Immunoassay for the quantitative determination of IgG-antibodies against rubella virus
Rubella virus causes German measles, a mild rash disease which commonly occurs during childhood. It is highly contagious and mainly transmitted by the respiratory route.1 Rubella can also occur vertically from an infected mother to her child.1 Postnatal infection is rarely associated with complications, however, primary infection mainly during early pregnancy is a serious condition, as it may cause miscarriages or congenital rubella syndrome (CRS). CRS includes blindness, deafness, congenital heart disease and mental retardation.1
Today’s vaccination programs have considerably reduced the incidence of acute rubella and CRS.2 Since rubella may present atypically or with non-specific symptoms and signs that may be caused by other viruses which do not have a teratogenic potential, it is important that the clinical diagnosis be confirmed by laboratory tests, particularly during pregnancy.3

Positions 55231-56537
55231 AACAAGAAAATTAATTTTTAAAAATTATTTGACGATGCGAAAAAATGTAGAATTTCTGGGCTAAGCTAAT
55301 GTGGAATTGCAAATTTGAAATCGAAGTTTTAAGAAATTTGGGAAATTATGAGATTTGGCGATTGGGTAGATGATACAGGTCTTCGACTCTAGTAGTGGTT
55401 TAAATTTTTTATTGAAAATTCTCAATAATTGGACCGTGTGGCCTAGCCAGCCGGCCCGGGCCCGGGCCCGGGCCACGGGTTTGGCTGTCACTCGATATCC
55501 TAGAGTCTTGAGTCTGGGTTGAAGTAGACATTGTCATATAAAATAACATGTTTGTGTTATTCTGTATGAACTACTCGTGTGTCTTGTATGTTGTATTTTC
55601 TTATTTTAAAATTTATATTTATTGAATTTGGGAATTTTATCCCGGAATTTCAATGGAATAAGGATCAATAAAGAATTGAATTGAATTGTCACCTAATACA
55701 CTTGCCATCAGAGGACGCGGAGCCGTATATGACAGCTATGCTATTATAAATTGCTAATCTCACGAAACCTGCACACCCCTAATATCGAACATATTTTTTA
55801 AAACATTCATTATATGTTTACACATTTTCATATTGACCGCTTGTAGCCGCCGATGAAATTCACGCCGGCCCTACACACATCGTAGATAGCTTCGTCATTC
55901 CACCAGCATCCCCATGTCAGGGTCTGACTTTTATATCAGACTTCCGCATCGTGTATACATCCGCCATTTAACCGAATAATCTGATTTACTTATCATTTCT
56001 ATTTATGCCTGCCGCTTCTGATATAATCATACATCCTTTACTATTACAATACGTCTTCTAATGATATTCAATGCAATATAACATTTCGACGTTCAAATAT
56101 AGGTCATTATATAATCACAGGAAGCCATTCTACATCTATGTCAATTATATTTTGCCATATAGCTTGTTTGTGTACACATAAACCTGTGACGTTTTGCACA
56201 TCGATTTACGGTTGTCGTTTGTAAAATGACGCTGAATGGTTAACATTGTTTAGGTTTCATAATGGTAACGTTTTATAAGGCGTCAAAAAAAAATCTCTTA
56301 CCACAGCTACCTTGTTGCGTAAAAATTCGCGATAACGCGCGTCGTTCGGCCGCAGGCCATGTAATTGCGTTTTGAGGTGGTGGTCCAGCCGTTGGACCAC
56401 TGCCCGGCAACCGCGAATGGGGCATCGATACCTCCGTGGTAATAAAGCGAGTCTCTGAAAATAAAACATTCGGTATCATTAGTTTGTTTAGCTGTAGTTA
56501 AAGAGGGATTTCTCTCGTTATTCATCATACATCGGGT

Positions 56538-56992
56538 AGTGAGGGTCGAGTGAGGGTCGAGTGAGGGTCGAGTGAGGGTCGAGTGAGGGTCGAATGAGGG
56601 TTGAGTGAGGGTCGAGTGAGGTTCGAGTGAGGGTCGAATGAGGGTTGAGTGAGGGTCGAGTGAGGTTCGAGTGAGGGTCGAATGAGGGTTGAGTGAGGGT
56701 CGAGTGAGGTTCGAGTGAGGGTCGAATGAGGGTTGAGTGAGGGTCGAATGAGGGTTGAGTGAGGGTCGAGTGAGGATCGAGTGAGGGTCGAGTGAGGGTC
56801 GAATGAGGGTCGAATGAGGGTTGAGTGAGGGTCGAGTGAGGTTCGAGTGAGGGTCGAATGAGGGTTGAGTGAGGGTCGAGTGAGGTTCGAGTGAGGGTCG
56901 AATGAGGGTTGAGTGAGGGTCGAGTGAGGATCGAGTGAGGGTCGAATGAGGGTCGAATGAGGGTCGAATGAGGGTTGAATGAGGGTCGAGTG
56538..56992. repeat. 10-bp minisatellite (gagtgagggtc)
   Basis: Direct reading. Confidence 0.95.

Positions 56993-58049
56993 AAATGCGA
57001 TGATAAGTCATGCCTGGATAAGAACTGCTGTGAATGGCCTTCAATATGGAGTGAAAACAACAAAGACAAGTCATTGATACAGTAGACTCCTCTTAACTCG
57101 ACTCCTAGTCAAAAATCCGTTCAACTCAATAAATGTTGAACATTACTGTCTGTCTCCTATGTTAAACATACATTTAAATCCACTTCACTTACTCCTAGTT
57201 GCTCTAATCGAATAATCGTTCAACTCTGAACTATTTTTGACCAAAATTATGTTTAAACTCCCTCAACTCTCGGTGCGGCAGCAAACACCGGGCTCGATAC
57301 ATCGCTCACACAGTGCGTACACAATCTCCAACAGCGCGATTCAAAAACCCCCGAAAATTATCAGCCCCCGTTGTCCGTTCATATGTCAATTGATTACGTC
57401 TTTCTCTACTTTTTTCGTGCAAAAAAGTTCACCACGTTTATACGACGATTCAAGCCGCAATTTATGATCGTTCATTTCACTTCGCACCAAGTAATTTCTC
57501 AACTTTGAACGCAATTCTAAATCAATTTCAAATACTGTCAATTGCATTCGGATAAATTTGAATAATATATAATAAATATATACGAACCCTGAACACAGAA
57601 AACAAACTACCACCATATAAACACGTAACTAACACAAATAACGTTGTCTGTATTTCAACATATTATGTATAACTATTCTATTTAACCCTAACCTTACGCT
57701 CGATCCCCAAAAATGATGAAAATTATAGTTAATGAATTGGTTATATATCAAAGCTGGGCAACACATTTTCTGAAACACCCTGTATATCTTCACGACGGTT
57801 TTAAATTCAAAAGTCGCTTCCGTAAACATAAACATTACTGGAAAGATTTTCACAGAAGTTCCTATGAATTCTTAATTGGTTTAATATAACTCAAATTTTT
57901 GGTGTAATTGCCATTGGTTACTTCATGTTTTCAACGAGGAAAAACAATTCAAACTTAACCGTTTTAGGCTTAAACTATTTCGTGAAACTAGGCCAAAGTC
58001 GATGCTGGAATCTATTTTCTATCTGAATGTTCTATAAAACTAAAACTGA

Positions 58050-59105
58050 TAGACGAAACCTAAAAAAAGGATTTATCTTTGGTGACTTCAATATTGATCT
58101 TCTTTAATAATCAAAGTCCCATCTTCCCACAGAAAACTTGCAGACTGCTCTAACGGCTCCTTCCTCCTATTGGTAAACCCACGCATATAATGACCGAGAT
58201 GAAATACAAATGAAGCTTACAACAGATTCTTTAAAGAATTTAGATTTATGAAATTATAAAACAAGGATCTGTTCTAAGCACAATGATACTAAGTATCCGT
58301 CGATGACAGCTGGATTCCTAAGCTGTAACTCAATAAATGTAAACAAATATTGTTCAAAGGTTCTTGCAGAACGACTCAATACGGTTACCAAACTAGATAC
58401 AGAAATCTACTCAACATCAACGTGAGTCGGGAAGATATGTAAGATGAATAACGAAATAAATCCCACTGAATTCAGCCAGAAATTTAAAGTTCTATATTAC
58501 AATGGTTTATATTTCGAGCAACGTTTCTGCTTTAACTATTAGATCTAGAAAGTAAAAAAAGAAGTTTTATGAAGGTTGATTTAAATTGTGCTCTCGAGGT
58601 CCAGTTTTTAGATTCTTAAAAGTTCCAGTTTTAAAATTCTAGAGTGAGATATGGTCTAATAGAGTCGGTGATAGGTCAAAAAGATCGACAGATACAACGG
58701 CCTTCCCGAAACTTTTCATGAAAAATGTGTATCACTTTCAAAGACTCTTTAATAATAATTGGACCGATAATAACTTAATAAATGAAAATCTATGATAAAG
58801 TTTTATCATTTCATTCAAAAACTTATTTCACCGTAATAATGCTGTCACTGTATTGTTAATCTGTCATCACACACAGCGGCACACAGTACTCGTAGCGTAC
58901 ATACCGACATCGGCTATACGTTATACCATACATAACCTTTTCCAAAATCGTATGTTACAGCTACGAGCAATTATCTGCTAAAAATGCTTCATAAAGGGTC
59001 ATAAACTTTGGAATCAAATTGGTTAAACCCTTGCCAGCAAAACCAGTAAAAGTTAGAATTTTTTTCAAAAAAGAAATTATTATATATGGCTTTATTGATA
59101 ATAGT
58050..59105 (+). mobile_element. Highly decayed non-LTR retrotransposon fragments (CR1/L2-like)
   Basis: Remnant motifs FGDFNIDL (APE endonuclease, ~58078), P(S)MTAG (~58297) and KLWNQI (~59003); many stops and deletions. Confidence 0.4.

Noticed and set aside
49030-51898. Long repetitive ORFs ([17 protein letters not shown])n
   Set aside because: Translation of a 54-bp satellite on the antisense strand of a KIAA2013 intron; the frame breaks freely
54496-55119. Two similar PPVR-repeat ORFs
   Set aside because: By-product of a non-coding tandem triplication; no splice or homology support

Seroconversion of specific rubella antibodies or a significant rise of the IgG titer strongly supports the diagnosis of acute rubella infection.3 The presence of IgG antibodies to rubella virus indicates a previous exposure either by vaccination or prior rubella infection and suggests immunity.3 The quantitative determination of specific IgG is used to determine the immune status to rubella.3
Please note: The measured anti‑Rubella IgG value of a patient’s sample can vary depending on the testing procedure used. The laboratory finding must therefore always contain a statement on the Rubella IgG assay used. Anti‑Rubella IgG values determined on patient samples by different testing procedures cannot be directly compared with one another and could be the cause of erroneous medical interpretation.